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Publication numberUS7670402 B2
Publication typeGrant
Application numberUS 11/742,748
Publication dateMar 2, 2010
Filing dateMay 1, 2007
Priority dateMay 1, 2006
Fee statusPaid
Also published asCN101260850A, CN101260850B, EP1852637A1, EP1852637B1, US20070251201
Publication number11742748, 742748, US 7670402 B2, US 7670402B2, US-B2-7670402, US7670402 B2, US7670402B2
InventorsStuart Miller
Original AssigneeMann & Hummel Gmbh
Export CitationBiBTeX, EndNote, RefMan
External Links: USPTO, USPTO Assignment, Espacenet
Radial seal for axial flow air filter
US 7670402 B2
Abstract
An air cleaner located in the air intake tract of an internal combustion engine includes a filter housing, a filter element, and a sealing ring. The sealing ring comprises a support rim and a lip seal. The sealing ring is adapted to form a seal between an internal annular sealing surface of the filter housing and an interior annular sealing surface of a sealing band that is attached to one axial end of the filter element.
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Claims(13)
1. A radial sealing system comprising:
a filter housing defining a filter receptacle chamber having an internal annular sealing surface;
a filter element having an axially arranged inlet flow face and an opposing axially arranged outlet flow face fitted within said filter receptacle chamber and having attached thereto an annular sealing band having an interior annular sealing surface extending longitudinally outwards from said filter element beyond an adjacent one of said flow faces; and
a sealing ring comprising a support rim and a lip seal, said sealing ring adapted to form a seal between the internal annular sealing surface of said filter housing and the interior annular sealing surface of said sealing band.
2. The radial sealing system according to claim 1, wherein the annular sealing band is adapted to be slideably fit over an axial end surface of the filter element.
3. The radial sealing system according to claim 1, wherein an annular gap formed between an outer circumferential surface of the filter element and an inner surface of the filter housing is less than about 2% of a diameter of the filter element.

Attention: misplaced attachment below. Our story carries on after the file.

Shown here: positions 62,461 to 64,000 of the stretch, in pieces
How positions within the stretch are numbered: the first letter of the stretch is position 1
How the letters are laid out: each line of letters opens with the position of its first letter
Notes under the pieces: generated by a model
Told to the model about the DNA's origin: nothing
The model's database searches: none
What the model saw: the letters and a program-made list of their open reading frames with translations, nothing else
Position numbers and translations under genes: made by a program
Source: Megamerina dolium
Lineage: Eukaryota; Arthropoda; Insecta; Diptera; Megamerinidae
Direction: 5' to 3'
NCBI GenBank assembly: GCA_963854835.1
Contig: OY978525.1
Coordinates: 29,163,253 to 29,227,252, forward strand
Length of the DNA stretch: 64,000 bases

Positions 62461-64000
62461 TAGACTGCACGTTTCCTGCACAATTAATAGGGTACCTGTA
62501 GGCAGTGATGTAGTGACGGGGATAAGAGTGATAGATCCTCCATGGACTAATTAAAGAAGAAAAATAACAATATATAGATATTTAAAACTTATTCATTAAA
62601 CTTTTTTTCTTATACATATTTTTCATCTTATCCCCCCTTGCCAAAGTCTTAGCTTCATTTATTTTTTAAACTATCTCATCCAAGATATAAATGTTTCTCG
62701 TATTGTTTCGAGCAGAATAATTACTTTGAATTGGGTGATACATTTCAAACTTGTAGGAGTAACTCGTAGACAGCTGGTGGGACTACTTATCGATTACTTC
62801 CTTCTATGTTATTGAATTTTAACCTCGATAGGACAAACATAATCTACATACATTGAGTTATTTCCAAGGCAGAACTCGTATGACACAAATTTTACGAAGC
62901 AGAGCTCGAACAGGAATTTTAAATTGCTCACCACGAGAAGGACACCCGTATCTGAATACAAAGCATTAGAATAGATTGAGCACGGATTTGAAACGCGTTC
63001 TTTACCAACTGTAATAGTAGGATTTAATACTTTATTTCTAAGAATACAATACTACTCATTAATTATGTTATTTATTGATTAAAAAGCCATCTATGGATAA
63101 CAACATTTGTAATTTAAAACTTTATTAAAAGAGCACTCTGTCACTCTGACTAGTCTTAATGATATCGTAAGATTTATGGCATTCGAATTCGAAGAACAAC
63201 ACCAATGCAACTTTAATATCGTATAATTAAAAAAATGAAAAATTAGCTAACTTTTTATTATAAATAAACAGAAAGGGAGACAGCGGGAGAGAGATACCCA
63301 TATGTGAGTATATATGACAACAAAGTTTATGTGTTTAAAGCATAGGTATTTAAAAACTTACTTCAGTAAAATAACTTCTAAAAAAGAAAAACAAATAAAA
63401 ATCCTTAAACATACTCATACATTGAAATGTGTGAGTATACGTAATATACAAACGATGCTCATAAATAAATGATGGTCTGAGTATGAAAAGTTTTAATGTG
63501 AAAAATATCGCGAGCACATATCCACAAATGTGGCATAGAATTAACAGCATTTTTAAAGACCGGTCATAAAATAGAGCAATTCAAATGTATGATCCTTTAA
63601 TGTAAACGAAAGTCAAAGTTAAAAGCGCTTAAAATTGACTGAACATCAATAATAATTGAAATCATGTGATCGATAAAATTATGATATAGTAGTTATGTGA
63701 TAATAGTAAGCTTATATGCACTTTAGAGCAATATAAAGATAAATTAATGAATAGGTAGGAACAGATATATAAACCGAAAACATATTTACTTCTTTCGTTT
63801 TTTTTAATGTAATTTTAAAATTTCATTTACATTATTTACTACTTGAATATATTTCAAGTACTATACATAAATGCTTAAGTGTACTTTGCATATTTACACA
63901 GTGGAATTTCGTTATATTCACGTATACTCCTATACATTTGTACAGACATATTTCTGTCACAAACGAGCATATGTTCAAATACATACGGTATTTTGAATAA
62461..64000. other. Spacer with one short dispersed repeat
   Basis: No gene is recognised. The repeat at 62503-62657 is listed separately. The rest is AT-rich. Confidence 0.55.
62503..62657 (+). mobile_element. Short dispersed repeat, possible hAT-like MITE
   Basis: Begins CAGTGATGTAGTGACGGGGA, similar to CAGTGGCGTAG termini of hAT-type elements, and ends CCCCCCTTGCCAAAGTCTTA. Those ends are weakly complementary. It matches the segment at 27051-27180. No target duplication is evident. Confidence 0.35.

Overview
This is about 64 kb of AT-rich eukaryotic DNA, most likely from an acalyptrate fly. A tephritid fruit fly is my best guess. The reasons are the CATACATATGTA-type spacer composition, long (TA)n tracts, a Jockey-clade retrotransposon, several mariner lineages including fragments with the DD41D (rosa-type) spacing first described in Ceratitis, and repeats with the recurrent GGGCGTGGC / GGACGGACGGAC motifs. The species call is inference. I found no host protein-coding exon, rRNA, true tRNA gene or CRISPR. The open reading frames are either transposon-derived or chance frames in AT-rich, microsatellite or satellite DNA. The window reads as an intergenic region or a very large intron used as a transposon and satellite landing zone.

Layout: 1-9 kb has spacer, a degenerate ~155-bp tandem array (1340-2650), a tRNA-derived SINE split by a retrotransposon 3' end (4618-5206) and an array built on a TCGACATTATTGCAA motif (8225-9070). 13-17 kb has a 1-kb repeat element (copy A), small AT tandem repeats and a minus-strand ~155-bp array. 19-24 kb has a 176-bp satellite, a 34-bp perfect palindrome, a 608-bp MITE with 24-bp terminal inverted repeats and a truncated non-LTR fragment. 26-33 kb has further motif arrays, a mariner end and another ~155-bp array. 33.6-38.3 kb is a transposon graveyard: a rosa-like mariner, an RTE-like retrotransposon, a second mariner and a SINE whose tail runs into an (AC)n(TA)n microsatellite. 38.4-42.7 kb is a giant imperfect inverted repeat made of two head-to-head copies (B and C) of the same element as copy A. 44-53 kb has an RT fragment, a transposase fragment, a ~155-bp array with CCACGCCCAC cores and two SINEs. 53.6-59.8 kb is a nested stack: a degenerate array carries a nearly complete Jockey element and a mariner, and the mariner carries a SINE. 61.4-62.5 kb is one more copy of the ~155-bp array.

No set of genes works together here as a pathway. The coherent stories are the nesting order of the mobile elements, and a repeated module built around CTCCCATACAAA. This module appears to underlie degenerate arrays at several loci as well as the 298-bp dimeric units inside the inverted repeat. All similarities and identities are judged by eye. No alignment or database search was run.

4. The radial sealing system according to claim 1, wherein the sealing ring has radial profile of less than about 10%, wherein said radial profile is defined as a maximum projected overlap of said sealing ring with respect to said adjacent one of said flow faces.
5. The radial sealing system according to claim 1, wherein the sealing ring is supported axially by the internal annular sealing surface of said filter housing.
6. The radial sealing system according to claim 1, wherein the lip seal comprises a first lip and a second lip, said first lip adapted to form a seal with the internal annular sealing surface of said filter housing, and said second lip adapted to form a seal with the interior annular sealing surface of said sealing band.
7. The radial sealing system according to claim 6, wherein the first lip and the second lip are inclined inwardly with respect to an axial direction of the sealing ring and the first lip forms an angle of between about 30 degrees and 60 degrees with respect to the internal annular sealing surface and the second lip forms an angle of between about 30 degrees and 60 degrees with respect to the interior annular sealing surface.
8. The radial sealing system according to claim 1, wherein the support rim and the housing comprise a unitary part and the lip seal comprises a single lip adapted to form a seal with the interior annular sealing surface of said sealing band.
9. The radial sealing system according to claim 1, wherein the annular sealing band is formed from a synthetic resin material.
10. The radial sealing system according to claim 1, wherein the support rim is formed from a synthetic resin material.
11. The radial sealing system according to claim 1, wherein the lip seal is formed from an elastomeric material.
12. The radial sealing system according to claim 1, wherein the lip seal is molded over the support rim.
13. A radial sealing system comprising:
a filter housing defining a filter receptacle chamber having an internal annular sealing surface;
a filter element fitted within said filter recertacle chamber and having attached thereto an annular sealing band having an interior annular sealing surface; and
a sealing ring comprising a support rim and a lip seal, said sealing ring adapted to form a seal between the internal annular sealing surface of said filter housing and the interior annular sealing surface of said sealing band;
wherein the annular sealing band comprises a plurality of radially extending locating tabs formed on an inner circumferential surface thereof.
Description
CROSS REFERENCE TO RELATED APPLICATION

This application claims priority based on U.S. provisional patent application No. 60/796,153, filed May 1, 2006.

BACKGROUND OF THE INVENTION

This invention relates to an improved air cleaner for an internal combustion engine. The air cleaner comprises a filter housing having a filter element contained therein. More particularly, the invention relates to a radial sealing system for providing a seal between the filter housing and the filter element.